13.12.17 – 9.1.18



From Virei we wanted to go to Caraculo. The earth track is outlined on all our paper and electronic maps and even signposted on-site with new signposts. Nevertheless, the trail ends after about 35km at a tiny village; then there is only bush. At least we could visit the village together with the local women and girls and “talk” to them a little bit. The men didn’t bother speaking with us, they immediately disappeared somewhere. The people here live very isolated from civilization in wooden and mud huts. They have to carry water from far away. Chickens and goats live also in the village. As a symbol of beauty, people abrade a triangle between the upper blades of their teeth and break out their lower front teeth. They have told me that this is completely painless and generously offered me immediately to break out my teeth and grind them nicely as well. Unfortunately, due to time constraints, I was not able to accept their kind offer.

Along the cliffs of one of the coves the fishing village “Santa Maria” is located. We spent the New Year on the high plateau with a sensational view. We were a little disappointed though that the fishermen did not fire a single New Year’s rocket. Of course, we also visited the village one day. It is divided into two bays. In one bay only a few young men live and in the other bay is the main fishing village. There is a connection between the two bays at low tide along the sea. We used this path to discover that it is also used as the central toilet. Smelling the unpleasant fumes, we wondered if this has any meaning, more or less as an additional foreclosure of the two bays. In the main village we were immediately led to Soba, the village chief. He has told us that the adults fish here and all school-age children go to school in Benguela. The village owns a house for the children there. All fish are also sold in Benguela. For us it was a day trip – for them it might take longer. Water is delivered twice a week at an intersection about two hours walk away. Most of the houses of the village consist of tents, which are usually stiched together from old clothes. Currently about 230 people are living here. We were allowed to look around the village and all the people we met were very friendly, it was a good feeling to be here. Of course, we will never know whether they will build tents from the clothes we gave them or use them as clothes.

The police – your friend and helper

Before Condo we found a super nice place to stay. In the middle of cooking the dinner we were visited by a police patrol. A civilian told us that the police chief present had stated that this place was too dangerous and that we needed to stay in a condo at the police station. We explained to him that the most dangerous places in the world are always in a bigger town or village, but not in nature. It did not help, he forced us to follow him to the city. Right next to a huge generator and in the middle of the usual noise of a city with loads of street lights, we should stay overnight! The civilian wanted our identity papers. We gave him our identity cards. He also wanted our passports. I was not ready to give them to him as he not even wanted to return our IDs. The discussion dragged on until about midnight. We couldn’t imagine why this whole action had happened and what for. However, we did not feel safe anymore with the police.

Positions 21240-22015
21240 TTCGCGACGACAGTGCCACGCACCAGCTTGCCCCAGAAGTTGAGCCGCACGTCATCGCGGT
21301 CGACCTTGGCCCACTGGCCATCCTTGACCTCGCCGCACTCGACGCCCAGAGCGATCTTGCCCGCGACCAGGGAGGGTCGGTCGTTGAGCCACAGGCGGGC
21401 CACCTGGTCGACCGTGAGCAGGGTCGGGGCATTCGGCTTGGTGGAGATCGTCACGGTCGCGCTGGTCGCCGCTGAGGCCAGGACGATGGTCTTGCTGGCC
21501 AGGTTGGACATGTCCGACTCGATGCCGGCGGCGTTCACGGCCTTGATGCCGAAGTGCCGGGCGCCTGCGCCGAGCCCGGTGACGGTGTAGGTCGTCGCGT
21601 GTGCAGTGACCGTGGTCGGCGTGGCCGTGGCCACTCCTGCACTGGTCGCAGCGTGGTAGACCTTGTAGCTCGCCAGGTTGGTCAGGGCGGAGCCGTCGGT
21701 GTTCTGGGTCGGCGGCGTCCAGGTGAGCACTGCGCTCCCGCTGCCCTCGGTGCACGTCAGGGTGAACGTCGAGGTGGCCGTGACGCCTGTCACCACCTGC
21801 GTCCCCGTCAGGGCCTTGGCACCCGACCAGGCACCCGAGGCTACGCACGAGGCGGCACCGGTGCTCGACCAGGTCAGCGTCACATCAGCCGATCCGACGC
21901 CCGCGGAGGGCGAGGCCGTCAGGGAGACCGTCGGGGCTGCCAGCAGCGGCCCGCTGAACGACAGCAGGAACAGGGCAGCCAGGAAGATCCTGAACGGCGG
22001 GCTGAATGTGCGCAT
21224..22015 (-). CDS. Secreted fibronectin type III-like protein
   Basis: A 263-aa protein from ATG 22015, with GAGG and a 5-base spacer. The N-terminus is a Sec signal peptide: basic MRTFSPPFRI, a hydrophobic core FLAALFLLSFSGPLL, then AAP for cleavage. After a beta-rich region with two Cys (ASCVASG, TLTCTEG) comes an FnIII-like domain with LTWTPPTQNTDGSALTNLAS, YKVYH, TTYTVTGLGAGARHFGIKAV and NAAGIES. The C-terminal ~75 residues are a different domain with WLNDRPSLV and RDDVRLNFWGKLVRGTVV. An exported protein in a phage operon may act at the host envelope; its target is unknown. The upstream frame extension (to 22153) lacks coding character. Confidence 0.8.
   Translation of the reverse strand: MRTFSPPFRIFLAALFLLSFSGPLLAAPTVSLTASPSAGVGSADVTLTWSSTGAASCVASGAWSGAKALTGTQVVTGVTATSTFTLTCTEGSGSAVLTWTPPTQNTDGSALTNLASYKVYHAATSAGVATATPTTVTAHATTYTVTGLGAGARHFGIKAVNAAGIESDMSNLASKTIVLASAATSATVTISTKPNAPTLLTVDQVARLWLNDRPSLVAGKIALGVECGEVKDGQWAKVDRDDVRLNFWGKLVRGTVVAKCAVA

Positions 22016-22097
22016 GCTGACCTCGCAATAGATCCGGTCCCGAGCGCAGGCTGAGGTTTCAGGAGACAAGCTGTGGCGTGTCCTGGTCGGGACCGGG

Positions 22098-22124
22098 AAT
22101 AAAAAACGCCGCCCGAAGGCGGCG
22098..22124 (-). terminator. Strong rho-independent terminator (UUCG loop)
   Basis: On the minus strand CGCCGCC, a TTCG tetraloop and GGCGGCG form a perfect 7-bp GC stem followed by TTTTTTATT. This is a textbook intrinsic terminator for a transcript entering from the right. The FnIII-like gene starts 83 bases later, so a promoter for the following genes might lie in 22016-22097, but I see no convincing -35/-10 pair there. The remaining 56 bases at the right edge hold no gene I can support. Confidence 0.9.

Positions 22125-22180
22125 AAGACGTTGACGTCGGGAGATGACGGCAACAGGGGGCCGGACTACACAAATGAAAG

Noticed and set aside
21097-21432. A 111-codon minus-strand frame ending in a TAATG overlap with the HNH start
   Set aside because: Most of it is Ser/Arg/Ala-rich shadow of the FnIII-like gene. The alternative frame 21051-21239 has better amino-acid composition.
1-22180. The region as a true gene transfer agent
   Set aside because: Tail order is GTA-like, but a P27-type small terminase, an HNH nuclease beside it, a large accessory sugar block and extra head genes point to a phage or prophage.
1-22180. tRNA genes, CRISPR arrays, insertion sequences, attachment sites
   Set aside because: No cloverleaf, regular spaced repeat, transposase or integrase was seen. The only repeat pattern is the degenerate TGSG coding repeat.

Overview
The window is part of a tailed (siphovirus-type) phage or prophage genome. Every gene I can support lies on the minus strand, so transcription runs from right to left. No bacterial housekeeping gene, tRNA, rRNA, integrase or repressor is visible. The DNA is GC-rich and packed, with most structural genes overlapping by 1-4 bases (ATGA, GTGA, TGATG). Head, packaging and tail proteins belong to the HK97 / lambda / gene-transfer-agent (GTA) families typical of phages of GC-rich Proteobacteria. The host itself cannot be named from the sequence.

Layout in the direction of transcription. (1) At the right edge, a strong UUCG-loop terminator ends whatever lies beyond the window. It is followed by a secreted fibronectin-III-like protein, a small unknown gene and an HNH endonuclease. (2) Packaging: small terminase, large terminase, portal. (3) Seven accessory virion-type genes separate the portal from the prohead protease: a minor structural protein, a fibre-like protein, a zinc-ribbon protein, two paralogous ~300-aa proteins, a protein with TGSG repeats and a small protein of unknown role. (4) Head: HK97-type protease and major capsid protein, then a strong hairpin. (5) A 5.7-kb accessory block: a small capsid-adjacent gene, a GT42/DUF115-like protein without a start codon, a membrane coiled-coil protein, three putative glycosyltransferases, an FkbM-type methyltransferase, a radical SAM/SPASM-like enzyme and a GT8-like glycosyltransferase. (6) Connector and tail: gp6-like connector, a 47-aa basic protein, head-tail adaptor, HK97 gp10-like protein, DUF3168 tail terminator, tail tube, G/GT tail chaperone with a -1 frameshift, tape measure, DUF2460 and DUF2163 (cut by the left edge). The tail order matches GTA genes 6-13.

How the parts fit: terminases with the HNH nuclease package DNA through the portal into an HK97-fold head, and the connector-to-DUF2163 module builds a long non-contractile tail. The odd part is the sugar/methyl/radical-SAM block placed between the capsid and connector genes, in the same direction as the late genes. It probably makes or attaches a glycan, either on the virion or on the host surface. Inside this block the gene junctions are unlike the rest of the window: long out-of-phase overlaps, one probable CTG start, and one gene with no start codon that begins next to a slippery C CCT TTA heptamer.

In Benguela we wanted to change money on the street market and refuel diesel. For the exchange, we looked for the Mercado municipal. We parked in a small side street to figure out how it works. Immediately, a police patrol appeared. We asked for the market and he immediately offered to drive with us and to find a suitable parking space for us. He asked what else we needed and we told him that we still needed diesel, but most petrol stations had none. He told us to wait for him, he would clarify that. In the meantime, we managed to find a money trader who appeared at exactly the same time as the police officer. It made us a little uncomfortable. But no problem, the policeman helped with the calculation and the counting of the money and overlooked sort of the trade! After completing this business, the policeman escorted us across the city to a temporary gas station with diesel. Enormous. We doubt whether our police in Switzerland offer tourists as much help as we received here in Angola.


AngolaIn Tundavala, one of Angola’s breathtaking viewpoints, we had an appointment with Gloria & Renato. We were there first, enjoyed the view and were scouting the best spot. As we ready and sat comfortably in front of our Globi, enjoying nature and our lunch, suddenly a Swiss German speaking couple appeared: Ruth & Walter. Well-traveled Central Swiss with whom we started talking and got immediately into a lively conversation. Gloria and Renato arrived, got settled in and Ruth and Walter decided to stay here with us as well. The six of us spent a couple of great days with a lot of expert discussions and a valuable exchange of information. Time flew by, it were beautiful days – six Swiss in Tundavala.

Tire repair – the Angolian way


Once again we caught a screw that wanted to nest in our new tire. With pumping air, however, we reached the next gas station without getting a complete flat tire. The repair could be done right behind the gas station. The method was unorthodox for us. The wheel did not have to be lifted or dismounted. The screw was removed, the leakage cleaned, old rubber sleeves were cut and mixed with glue. That was pushed into the hole with a kind of crochet hook. Then put another portion of glue on it, cut off the excess rubber threads, pump it and that was it. We somehow could not believe it. That was the fastest tire repair ever. To this day, after several thousand kilometers and different road conditions, it has lasted perfectly!